// injected IEclipseContext comes from the application
                context.set("test1", "Hello");

1.6. RunAndTrack

The IEclipseContext allows you via the runAndTrack() method to register a Java object of type RunAndTrack.

A RunAndTrack object is basically a Runnable which has access to the context.

If the context changes, the RunAndTrack is called by the Eclipse framework. The runnable does not need to be explicitly unregistered from this context when it is no longer interested in tracking changes. If the RunAndTrack is invoked by the Eclipse platform and it returns false from its RunAndTrack.changed() method, it is automatically unregistered from change tracking on this context.

Such a RunAndTrack object allows a client to keep some external state synchronized with one or more values in this context.

2. Extending the objects available for the dependency injection

2.1. Creating and injecting custom objects

Using dependency injection for your custom objects has two flavors.

  • You want to create objects which declare their dependencies with @Inject based on a an IEclipseContext context. See chapter: Using dependency injection to create objects for details.

  • You want the Eclipse dependency container to create your custom objects automatically on demand and then get them injected into your model objects. See chapter: Create your custom objects automatically with @Creatable and chapter: Create automatically objects in the application context with @Singleton.

2.2. Using dependency injection to create objects

Using dependency injection is not limited to the objects created by the Eclipse runtime. You can use the same approach to create an instance of a given class based on a given IEclipseContext. The given class can contain @Inject annotations. For this you use the ContextInjectionFactory class as demonstrated in the following code example.

// create instance of class
ContextInjectionFactory.make(MyJavaObject.class, context);

The ContextInjectionFactory.make() method creates the object. You can also put it into the IEclipseContext hierarchy after the creation. If you place it into the IEclipseContext of the application, the created object is globally available.

For this you can either use an existing IEclipseContext or create a new IEclipseContext. The new context object can be connected to the context hierarchy. Using a new context might be preferable to avoid collision of keys and to isolate your changes in a local context. Call the dispose method on your local context, if the object is not needed anymore.

The following code demonstrates how to create a new IEclipseContext object and to place values into it. This context can be used to create a new object.

IEclipseContext context = EclipseContextFactory.create();

// add your Java objects to the context
context.set(MyDataObject.class.getName(), data);
context.set(MoreStuff.class, moreData);

// dispose the context if you are done with it

The next code example demonstrates how you can connect your new IEclipseContext object with an existing context hierarchy. The factory searches the hierarchy upwards to find values, requested by the class which is instantiated.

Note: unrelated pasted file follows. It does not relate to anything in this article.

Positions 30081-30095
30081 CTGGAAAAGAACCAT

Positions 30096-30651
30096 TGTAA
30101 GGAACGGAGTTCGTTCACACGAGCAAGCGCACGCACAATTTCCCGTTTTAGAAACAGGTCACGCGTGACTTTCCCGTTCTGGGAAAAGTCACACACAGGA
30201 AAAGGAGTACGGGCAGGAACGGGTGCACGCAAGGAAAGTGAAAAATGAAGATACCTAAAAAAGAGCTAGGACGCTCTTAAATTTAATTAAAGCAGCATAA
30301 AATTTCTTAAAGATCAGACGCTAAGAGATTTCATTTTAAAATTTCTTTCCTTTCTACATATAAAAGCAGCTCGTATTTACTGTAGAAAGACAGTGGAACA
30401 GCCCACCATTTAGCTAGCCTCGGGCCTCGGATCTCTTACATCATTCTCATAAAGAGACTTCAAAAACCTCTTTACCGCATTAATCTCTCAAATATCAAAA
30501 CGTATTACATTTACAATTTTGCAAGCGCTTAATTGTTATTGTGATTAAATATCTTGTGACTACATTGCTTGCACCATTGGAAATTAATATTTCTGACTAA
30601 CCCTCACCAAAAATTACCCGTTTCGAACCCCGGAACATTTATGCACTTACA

public void createObjectInPart(IEclipseContext ctx) {
        // create a new local_ context
        IEclipseContext localCtx =
        localCtx.set(String.class, "Hello");

        // connect new local context with context hierarchy

        // create object of type MyJavaObject via DI
        // uses the localCtx and searches upwards for required objects
        MyJavaObject o = ContextInjectionFactory.make(MyJavaObject.class,

        //TODO do something with the "o" object

The ContextInjectionFactory.inject(Object, IEclipseContext) method allows you to perform injection on an existing object. For example, if you created the object with the new() operator, you can still run dependency injection on it.

2.3. Create your custom objects automatically with @Creatable

If you want the Eclipse framework to create your custom objects for you, annotate them with @Creatable. This way you are telling the Eclipse DI container that it should create a new instance of this object if it does not find an instance in the context. The automatically-generated instance is not stored in the context.

If you have a non default-constructor, you must use the @Inject annotation on the constructor to indicate that Eclipse should try to run dependency injection on it.

For example, assume that you have the following domain model.

package com.example.e4.rcp.todo.creatable;

import org.eclipse.e4.core.di.annotations.Creatable;

public class Dependent {
        public Dependent() {
                // placeholder
package com.example.e4.rcp.todo.creatable;

import javax.inject.Inject;

import org.eclipse.e4.core.di.annotations.Creatable;

import com.example.e4.rcp.todo.model.ITodoService;

public class YourObject {
        // constructor
        public YourObject(Dependent depend, ITodoService service) {
                // placeholder

As the Eclipse framework is allowed to create instances of the Dependent and the YourObject class, it can create them if an instance is requested via dependency injection. In this example the arguments of the constructors can be satisfied. If no fitting constructor is found, the Eclipse framework throws an exception.

Assuming that you have defined the ITodoService OSGi service in your application, you can get an instance of your YourObject class injected into a part. The following example code demonstrates that.

// add this for example to your playground part
public void setYourObject(YourObject object) {

2.4. Create automatically objects in the application context with @Singleton

If the object should be created in the application context, use the @Singleton annotation in addition to the @Creatable annotation. This ensures that only one instance of the object is created in your application.

package com.example.e4.rcp.todo.creatable;

import javax.inject.Inject;

import org.eclipse.e4.core.di.annotations.Creatable;

import com.example.e4.rcp.todo.model.ITodoService;

public class YourObject {
        // constructor
        public YourObject(Dependent depend, ITodoService service) {
                // placeholder

3. Learn more about Eclipse 4 RCP development

I hope you enjoyed this tutorial. You find this tutorial and much more information also in the Eclipse 4 RCP book.

4. About this website

5. Eclipse 4 resources

5.1. vogella GmbH training and consulting support


The vogella company provides comprehensive training and education services from experts in the areas of Eclipse RCP, Android, Git, Java, Gradle and Spring. We offer both public and inhouse training. Whichever course you decide to take, you are guaranteed to experience what many before you refer to as “The best IT class I have ever attended”.

The vogella company offers expert consulting services, development support and coaching. Our customers range from Fortune 100 corporations to individual developers.

Copyright © 2012-2016 vogella GmbH. Free use of the software examples is granted under the terms of the EPL License. This tutorial is published under the Creative Commons Attribution-NonCommercial-ShareAlike 3.0 Germany license.

See Licence.